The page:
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Links and articles about technology, design, and sociology. Written by Rian van der Merwe.

Google wreaks havoc on our company’s calendars

We run our company on Google Apps for Business, and we’ve never had any problems. Until now. On Friday morning we came in to work to find that all our calendars are completely, utterly messed up. We lost data, ownership changed randomly, and some of us lost access to our own calendars. We’re still coming to terms with what happened, and it’s hard to explain without getting into specific detail, so I’ll just give you taste of the damage. Sorry for all the names of people you don’t know, but it’s the only way I can keep this straight:

  • My work calendar disappeared from my account, and is now owned by Chris’s personal Google Apps account.
  • I now own the Boardroom calendar, which is a resource calendar.
  • Chris’s work account now owns his personal calendar.
  • Debré’s work calendar disappeared from her account, and is now owned by Philip’s work account.
  • Philip’s personal calendar disappeared from his account, and is now owned by Angela’s work account.
  • Some events have gone completely missing from calendars — they’re just not there any more. Those events also disappeared from our clients’ calendars, which is a huge embarrassment and inconvenience because we don’t know when we’re supposed to meet with who.

And on and on it goes. Google Apps for Business promises 24/7 customer support, with a guarantee that “We’re always available to help via phone or email.” We discovered this issue on Friday morning, so I called immediately. They opened a case, I sent some screen shots, and then we waited.

Later in the day I got an email saying that “Your case will now be further analyzed by the next tier of support.” And then they went dark. I kept sending more information as we found it, but nothing happened. I phoned again on Friday evening and Saturday morning, but by then, phone support couldn’t do anything because the case was transferred to a “calendar specialist”.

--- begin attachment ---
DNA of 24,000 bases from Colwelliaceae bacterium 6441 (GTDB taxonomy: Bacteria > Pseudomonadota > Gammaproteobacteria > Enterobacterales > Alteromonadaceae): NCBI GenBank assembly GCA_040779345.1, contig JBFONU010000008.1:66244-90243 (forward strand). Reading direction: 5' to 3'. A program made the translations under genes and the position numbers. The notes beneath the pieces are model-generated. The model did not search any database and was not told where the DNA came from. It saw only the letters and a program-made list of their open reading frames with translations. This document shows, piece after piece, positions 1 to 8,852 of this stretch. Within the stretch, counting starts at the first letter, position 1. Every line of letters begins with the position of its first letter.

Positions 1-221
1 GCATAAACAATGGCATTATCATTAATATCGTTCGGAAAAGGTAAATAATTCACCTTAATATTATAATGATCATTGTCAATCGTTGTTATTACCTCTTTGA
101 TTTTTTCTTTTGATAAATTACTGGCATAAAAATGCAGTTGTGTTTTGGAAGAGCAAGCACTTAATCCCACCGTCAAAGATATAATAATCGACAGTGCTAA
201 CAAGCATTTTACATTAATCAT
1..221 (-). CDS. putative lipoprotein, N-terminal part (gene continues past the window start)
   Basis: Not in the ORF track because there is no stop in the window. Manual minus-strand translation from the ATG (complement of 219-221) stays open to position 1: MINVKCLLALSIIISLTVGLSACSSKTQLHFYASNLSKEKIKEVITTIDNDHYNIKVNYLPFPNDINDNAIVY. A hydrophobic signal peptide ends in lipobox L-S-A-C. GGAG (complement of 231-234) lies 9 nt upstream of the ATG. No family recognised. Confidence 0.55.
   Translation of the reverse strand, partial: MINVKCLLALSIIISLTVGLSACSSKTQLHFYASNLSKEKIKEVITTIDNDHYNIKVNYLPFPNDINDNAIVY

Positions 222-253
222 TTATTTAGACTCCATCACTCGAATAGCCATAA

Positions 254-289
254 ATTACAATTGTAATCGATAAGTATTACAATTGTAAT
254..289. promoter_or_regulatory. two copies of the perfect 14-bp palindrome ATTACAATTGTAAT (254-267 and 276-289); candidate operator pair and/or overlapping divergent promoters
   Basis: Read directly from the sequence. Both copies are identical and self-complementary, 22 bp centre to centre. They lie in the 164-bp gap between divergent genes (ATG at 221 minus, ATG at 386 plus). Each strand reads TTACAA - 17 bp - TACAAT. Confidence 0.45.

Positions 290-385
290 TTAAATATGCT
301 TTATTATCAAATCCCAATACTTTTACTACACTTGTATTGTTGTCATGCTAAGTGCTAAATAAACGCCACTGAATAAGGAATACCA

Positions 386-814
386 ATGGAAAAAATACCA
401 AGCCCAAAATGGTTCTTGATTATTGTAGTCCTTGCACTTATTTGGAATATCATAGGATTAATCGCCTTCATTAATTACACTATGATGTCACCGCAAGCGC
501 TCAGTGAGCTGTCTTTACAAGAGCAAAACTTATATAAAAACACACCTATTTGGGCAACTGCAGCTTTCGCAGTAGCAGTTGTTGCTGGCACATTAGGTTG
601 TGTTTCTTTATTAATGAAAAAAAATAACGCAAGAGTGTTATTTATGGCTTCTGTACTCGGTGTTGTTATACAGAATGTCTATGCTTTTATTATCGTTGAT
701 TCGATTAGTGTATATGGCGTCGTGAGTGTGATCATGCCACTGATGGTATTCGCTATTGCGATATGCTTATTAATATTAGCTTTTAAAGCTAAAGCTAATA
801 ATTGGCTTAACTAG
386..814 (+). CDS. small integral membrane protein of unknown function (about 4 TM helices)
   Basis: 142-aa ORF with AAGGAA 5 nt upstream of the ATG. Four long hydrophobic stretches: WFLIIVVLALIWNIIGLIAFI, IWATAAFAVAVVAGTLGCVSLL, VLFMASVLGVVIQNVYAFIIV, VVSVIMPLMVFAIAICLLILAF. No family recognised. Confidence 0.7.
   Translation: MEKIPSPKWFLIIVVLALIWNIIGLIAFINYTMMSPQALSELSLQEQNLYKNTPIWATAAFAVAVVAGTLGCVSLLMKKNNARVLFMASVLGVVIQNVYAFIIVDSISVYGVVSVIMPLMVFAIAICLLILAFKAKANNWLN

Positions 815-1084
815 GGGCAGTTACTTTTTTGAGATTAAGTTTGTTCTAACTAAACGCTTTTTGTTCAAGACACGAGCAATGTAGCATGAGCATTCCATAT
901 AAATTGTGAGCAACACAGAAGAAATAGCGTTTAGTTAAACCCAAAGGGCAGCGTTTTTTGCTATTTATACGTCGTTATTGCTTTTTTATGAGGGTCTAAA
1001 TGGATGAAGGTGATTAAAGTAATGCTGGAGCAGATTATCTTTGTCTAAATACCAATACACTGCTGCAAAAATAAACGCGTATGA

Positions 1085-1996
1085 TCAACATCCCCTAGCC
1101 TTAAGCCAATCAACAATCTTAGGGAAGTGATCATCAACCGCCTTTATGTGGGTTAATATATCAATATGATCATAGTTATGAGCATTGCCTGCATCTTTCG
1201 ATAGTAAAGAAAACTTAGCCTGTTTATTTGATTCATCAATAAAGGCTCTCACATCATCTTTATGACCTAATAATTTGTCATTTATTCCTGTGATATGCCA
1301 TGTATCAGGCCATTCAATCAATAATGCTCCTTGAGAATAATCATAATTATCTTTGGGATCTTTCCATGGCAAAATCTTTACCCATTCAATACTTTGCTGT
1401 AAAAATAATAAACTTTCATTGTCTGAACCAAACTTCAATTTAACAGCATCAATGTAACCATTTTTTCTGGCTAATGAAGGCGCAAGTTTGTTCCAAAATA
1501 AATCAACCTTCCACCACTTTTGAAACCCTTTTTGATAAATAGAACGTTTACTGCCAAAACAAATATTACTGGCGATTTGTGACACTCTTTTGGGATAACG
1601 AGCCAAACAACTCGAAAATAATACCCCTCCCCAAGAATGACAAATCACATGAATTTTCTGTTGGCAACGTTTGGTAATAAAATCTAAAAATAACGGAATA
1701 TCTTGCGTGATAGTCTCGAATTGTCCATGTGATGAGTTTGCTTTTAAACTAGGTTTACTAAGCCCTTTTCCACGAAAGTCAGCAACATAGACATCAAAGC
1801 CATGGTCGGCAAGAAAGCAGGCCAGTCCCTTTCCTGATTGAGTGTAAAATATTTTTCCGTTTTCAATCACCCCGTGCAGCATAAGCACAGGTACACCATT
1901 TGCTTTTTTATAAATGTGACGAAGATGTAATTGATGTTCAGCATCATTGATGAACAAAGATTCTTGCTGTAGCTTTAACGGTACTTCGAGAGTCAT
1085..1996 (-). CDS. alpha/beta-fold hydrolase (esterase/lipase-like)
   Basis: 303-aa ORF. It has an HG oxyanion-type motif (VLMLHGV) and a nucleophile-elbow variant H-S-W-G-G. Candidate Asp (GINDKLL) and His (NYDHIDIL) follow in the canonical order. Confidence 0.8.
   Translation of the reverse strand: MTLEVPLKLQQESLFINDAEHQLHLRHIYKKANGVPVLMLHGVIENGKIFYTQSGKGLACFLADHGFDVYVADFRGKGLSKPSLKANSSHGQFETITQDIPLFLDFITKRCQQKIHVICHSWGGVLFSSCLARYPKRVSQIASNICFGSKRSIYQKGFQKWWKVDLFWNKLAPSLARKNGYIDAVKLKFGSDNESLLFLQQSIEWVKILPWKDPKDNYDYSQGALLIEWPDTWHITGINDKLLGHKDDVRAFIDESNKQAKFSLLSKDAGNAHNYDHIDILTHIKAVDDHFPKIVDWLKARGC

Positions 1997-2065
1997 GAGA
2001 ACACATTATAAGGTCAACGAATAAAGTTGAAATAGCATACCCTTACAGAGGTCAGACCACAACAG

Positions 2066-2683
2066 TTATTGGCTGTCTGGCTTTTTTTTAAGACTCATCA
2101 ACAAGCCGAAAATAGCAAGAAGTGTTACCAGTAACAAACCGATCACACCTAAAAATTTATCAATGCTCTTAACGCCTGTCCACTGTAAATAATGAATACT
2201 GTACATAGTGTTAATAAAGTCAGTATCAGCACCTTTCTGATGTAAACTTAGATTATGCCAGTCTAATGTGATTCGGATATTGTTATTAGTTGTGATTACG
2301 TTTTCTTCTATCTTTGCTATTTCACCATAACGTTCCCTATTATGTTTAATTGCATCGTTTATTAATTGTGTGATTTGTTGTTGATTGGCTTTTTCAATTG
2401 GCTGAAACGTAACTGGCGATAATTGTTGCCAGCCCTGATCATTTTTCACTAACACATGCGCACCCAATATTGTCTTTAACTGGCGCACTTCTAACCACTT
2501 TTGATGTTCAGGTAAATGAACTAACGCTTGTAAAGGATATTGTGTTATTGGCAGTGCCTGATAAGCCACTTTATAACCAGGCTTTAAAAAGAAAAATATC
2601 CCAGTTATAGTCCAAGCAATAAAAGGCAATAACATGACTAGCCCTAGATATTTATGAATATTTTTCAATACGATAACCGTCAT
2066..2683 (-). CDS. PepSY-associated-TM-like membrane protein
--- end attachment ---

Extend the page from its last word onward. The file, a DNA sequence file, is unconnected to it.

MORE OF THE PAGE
On Saturday evening I received an update from Google Apps Support:

I looked at the calendars you mentioned and see the strange names that you mentioned. However, determining exactly what happened will require some in depth logs analysis. This will take some time.

And after that — nothing. Now it’s Monday morning and our ability to run our business is crippled since we don’t have access to our meeting schedule. And since we know that some events have gone missing, we can’t even trust what remains.

On the Google Apps Calendar page it says this (my emphasis added):

Google Calendar is designed for security and reliability with features like encrypted connections to Google’s servers, simultaneous replicated storage for your calendar appointments, built-in disaster recovery and fine-grained sharing, which lets you share your calendar with people in and out of your organization.

So if there’s built-in disaster recovery, why can’t they just restore our calendars to the state it was in Thursday night? Why has it been three days and we’re not getting regular updates and progress reports? Why promise 24/7 customer support if you can’t deliver it? And yes, this includes both phone and email support of their “core services”, which includes Google Calendar.

I’m writing this to hopefully accomplish three things:

  • Get some more attention on the issue so that Google can fix it and let us get on with our business.
  • Ask if anyone has experienced this problem before — if so, please get in touch.
  • Warn you about something you most likely already know: your data is not safe anywhere.

That’s the story so far. Google, please help. We just want our calendars back, and we’d love to know what happened.

Update 12/10/2012: The Internet works! On Monday evening I received a call from a senior Google Calendar employee, and he spent 30 minutes on the phone with me to help troubleshoot and get to the bottom of the issue. Our calendars aren’t fixed yet, but I’m confident that Google is now on top of it and will give us regular updates on what’s going on. At this point it looks like a 3rd party application had a sync issue with GCal, and that instigated a weird chain reaction. I’ll update again with more information once it’s all been fixed.

Update 12/12/2012: We’re mostly back up and running. It sounds like BusyCal had a conniption during one of its regular syncs, and used an API call that created the whole mess. I’m told that the API call that was used doesn’t give them much logging, so we’re not able to figure out exactly what happened. That’s too bad, but at least we’re mostly restored (still some events missing, but we’ll live with that). They ended up undeleting all events that were deleted when the issue happened. I think we could have done that on Friday, and still not sure why it took so long to sort out, but since this post went out Google became really involved and responsive, so I’m happy with that. And that, as they say, is that.